As you can see by the orange line above, HIO has done a great job of beating the corporate-bond benchmark since early 2008 and providing a solid yield, even through the early- to mid-2010s, when interest rates were basically pegged at zero. But after rates went up from 2016 to 2019, HIO’s (monthly paid) dividend started growing, to the tune of a 34% increase over the last five years.
That dividend is backed by bonds from strong companies like investment manager Voya Financial, Kinder Morgan, Carnival Cruise Lines, Delta Air Lines and Teva Pharmaceutical Industries. These aren’t crypto firms or profitless startups; they’re real companies with decades of history and strong cash flows.
And since bond yields are high and set to stay high for much longer than they did before going back to zero in 2020, HIO’s dividend hikes are likely just getting started. The market hasn’t priced this in yet, which is why the fund is still available at nearly 10% off its market price.
Corporate Bond CEF No. 2: A 10.2% Dividend Built on a “Piece of the Rock”
Next, let’s look to the Prudential Short Duration High Yield Fund (ISD), which has a similar 9.6% discount but yields even more: 10.2%. Can this income stream be sustainable?
As is the case with HIO, ISD’s main holdings are bonds from big firms like United Rentals, Pilgrim’s Pride, Voya and Tenet Healthcare.
ISD has a strong track record of finding underpriced high-quality bonds from firms with a solid cash flow. This should surprise no one; ISD’s management firm, PGIM Fixed Income, has ties to Prudential—the insurance firm you may remember from its cheeky “Get a piece of the rock” ad campaign in the 1970s.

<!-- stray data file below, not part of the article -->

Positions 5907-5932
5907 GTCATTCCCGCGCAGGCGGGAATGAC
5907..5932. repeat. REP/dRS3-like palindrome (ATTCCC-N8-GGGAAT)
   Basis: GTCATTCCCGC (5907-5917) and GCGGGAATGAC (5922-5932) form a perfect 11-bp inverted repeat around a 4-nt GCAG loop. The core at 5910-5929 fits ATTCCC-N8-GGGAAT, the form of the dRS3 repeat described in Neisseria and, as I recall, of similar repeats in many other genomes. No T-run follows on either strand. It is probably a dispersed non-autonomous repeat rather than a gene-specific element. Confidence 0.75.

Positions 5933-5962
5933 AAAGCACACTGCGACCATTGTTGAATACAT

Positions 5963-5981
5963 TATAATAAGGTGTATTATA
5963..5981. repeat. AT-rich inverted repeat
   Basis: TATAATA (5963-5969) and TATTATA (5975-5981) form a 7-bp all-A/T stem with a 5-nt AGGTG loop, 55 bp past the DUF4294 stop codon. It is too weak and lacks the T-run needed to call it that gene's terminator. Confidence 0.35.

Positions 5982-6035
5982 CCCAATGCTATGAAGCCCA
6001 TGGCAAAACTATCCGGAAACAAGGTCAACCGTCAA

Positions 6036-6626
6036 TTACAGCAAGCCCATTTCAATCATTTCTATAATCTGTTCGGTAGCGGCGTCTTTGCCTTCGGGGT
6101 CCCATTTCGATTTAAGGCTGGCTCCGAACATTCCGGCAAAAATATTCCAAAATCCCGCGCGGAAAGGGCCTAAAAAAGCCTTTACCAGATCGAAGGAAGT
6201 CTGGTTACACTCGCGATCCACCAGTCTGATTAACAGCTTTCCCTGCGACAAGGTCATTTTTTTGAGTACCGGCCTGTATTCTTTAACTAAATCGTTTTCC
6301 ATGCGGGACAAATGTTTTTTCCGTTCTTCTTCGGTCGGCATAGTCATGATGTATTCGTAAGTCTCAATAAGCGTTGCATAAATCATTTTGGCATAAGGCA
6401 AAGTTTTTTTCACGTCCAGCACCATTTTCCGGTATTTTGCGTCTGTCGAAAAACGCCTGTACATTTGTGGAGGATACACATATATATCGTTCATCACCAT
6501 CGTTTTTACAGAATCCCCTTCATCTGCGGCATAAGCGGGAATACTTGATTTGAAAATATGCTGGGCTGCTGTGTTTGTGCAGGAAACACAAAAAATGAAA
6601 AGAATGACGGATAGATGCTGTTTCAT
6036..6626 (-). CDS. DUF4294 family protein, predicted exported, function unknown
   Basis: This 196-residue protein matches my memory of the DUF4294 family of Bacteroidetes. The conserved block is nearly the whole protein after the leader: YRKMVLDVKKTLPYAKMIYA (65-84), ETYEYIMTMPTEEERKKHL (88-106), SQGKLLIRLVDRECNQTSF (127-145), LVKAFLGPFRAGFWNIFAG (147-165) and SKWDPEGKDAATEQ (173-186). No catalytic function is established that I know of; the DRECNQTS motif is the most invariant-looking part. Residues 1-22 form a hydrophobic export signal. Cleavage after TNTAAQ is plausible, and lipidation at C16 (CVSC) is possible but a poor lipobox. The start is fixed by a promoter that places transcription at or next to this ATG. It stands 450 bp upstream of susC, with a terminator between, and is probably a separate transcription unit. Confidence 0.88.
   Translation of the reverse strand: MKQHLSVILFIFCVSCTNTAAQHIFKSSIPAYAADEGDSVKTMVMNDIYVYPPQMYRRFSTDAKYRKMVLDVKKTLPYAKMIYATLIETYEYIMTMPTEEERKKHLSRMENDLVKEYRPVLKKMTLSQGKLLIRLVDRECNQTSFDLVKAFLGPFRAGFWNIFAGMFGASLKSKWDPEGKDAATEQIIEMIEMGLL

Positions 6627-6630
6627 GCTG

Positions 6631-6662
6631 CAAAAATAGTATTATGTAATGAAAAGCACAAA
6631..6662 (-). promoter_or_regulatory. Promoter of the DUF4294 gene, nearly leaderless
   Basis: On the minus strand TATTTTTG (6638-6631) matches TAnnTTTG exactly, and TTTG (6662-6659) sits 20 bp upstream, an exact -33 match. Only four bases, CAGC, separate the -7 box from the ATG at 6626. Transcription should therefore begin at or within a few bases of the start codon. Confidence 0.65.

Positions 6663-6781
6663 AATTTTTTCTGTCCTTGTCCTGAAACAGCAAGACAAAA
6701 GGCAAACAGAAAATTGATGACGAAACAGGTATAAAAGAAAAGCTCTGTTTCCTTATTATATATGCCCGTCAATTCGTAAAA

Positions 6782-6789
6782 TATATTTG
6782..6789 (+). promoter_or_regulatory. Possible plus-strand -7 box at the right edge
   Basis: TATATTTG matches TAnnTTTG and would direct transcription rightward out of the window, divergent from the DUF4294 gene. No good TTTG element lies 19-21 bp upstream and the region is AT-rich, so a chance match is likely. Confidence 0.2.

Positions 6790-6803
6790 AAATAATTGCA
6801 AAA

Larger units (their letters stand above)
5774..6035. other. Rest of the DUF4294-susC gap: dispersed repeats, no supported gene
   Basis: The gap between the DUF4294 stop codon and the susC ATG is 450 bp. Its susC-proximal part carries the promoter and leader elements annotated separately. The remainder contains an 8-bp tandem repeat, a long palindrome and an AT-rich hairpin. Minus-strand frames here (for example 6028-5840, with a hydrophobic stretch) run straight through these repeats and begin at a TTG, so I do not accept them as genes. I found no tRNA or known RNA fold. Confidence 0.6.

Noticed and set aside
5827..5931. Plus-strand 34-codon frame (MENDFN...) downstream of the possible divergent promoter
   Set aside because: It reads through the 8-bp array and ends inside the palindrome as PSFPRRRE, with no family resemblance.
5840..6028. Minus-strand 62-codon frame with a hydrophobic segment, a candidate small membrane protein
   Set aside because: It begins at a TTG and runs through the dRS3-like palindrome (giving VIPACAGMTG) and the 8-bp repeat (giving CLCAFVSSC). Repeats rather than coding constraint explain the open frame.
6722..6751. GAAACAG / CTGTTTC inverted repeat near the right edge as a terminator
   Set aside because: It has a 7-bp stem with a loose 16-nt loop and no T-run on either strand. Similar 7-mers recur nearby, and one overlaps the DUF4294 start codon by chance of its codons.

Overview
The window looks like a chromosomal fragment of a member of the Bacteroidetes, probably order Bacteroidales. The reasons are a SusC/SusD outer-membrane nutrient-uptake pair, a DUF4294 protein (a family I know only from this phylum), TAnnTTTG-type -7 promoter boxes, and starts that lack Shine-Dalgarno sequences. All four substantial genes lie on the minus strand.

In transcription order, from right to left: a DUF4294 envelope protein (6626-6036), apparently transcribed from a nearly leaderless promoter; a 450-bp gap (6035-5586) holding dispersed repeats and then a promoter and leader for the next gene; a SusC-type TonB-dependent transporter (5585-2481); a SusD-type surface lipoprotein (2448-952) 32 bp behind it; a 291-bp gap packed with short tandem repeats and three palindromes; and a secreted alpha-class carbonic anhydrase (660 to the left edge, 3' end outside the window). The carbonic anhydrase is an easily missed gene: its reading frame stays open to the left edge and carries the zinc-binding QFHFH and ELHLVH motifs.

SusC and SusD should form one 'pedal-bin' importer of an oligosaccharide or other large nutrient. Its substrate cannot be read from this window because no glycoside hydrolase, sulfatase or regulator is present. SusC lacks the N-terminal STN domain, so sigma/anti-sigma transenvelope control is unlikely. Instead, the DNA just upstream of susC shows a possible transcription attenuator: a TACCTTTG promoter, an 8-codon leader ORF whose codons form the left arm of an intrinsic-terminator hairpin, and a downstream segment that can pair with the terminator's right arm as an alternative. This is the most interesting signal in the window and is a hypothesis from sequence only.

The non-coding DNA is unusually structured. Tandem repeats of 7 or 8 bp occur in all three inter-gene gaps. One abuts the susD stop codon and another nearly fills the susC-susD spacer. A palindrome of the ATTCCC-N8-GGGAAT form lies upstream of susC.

Prudential, of course, has decades of experience in the insurance business, making it ideal for identifying risk and extending credit to the right companies. This has also helped ISD return more than the benchmark high-yield bond index in the last decade:
ISD Outruns the Bond Market
The thing to remember here, too, is that due to its high dividend (its current yield is 10.2%), ISD has delivered more of this return as dividend cash than holders of the ETF (current yield: 6.5%) would have received. And ISD’s payout has held up nicely:
A Steady 10.2% Payout
Higher interest rates in the late 2010s again helped drive ISD dividends up, but the even higher payouts from 2022’s sharp rate hikes have not shown up in the fund’s payouts—yet. When they do, ISD’s 9.6% discount will likely vanish.
These CEFs Pay BIG Dividends (and Make Money 90% of the Time)
My research into CEFs has turned up something shocking: of the 343 CEFs out there that are a decade or older, only 34 have lost money in the last decade!
That’s a 90% win rate.
And if you drop energy funds (which are highly volatile, of course) from the equation, that win rate jumps to 99%! Through wars, a pandemic, inflation, soaring interest rates, you name it.
That speaks directly to the safety of these life-changing, especially if you hold them for the long haul (as I recommend).
To help you secure the biggest, safest CEF dividends out there, I’ve assembled a “mini-portfolio” of my 5 very best CEF picks. They yield an outsized 10.6% on average and are cheap—so much so that I’m calling for 20%+ price gains in the next 12 months.
I’m ready to share them with you. Click here and I’ll tell you more about the overlooked reliability of these funds and give you the chance to download a Special Report giving you my latest research on the five 10.6%-paying CEFs I’ve hand-picked for you.